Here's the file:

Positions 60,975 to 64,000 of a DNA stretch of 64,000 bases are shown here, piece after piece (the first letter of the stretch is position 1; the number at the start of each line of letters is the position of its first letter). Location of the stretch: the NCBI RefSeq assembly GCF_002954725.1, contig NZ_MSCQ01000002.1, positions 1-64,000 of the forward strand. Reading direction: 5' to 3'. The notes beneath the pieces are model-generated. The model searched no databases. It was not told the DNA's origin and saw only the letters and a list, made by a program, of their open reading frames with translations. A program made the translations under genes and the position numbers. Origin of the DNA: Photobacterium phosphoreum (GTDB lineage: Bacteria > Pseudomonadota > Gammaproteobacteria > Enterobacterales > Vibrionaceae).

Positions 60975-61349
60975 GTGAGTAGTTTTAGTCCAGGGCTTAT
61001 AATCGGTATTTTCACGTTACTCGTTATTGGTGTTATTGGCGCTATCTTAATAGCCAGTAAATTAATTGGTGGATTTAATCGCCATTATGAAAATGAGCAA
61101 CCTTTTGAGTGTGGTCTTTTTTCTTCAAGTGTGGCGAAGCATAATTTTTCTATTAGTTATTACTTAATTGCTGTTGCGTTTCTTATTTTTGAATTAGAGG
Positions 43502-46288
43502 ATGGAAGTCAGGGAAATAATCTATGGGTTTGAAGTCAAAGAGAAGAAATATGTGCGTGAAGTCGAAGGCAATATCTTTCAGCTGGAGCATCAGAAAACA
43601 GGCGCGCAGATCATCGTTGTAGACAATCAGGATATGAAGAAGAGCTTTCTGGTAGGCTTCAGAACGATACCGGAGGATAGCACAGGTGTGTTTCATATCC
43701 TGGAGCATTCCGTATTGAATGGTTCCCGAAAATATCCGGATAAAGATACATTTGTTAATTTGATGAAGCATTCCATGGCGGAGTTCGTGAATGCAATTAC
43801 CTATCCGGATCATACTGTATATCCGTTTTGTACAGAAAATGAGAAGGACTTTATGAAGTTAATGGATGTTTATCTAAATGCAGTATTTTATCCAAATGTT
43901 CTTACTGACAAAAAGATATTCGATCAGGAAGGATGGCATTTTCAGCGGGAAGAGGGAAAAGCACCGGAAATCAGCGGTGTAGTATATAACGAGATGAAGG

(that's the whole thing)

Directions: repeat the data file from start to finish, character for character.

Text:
Positions 60,975 to 64,000 of a DNA stretch of 64,000 bases are shown here, piece after piece (the first letter of the stretch is position 1; the number at the start of each line of letters is the position of its first letter). Location of the stretch: the NCBI RefSeq assembly GCF_002954725.1, contig NZ_MSCQ01000002.1, positions 1-64,000 of the forward strand. Reading direction: 5' to 3'. The notes beneath the pieces are model-generated. The model searched no databases. It was not told the DNA's origin and saw only the letters and a list, made by a program, of their open reading frames with translations. A program made the translations under genes and the position numbers. Origin of the DNA: Photobacterium phosphoreum (GTDB lineage: Bacteria > Pseudomonadota > Gammaproteobacteria > Enterobacterales > Vibrionaceae).

Positions 60975-61349
60975 GTGAGTAGTTTTAGTCCAGGGCTTAT
61001 AATCGGTATTTTCACGTTACTCGTTATTGGTGTTATTGGCGCTATCTTAATAGCCAGTAAATTAATTGGTGGATTTAATCGCCATTATGAAAATGAGCAA
61101 CCTTTTGAGTGTGGTCTTTTTTCTTCAAGTGTGGCGAAGCATAATTTTTCTATTAGTTATTACTTAATTGCTGTTGCGTTTCTTATTTTTGAATTAGAGG
Positions 43502-46288
43502 ATGGAAGTCAGGGAAATAATCTATGGGTTTGAAGTCAAAGAGAAGAAATATGTGCGTGAAGTCGAAGGCAATATCTTTCAGCTGGAGCATCAGAAAACA
43601 GGCGCGCAGATCATCGTTGTAGACAATCAGGATATGAAGAAGAGCTTTCTGGTAGGCTTCAGAACGATACCGGAGGATAGCACAGGTGTGTTTCATATCC
43701 TGGAGCATTCCGTATTGAATGGTTCCCGAAAATATCCGGATAAAGATACATTTGTTAATTTGATGAAGCATTCCATGGCGGAGTTCGTGAATGCAATTAC
43801 CTATCCGGATCATACTGTATATCCGTTTTGTACAGAAAATGAGAAGGACTTTATGAAGTTAATGGATGTTTATCTAAATGCAGTATTTTATCCAAATGTT
43901 CTTACTGACAAAAAGATATTCGATCAGGAAGGATGGCATTTTCAGCGGGAAGAGGGAAAAGCACCGGAAATCAGCGGTGTAGTATATAACGAGATGAAGG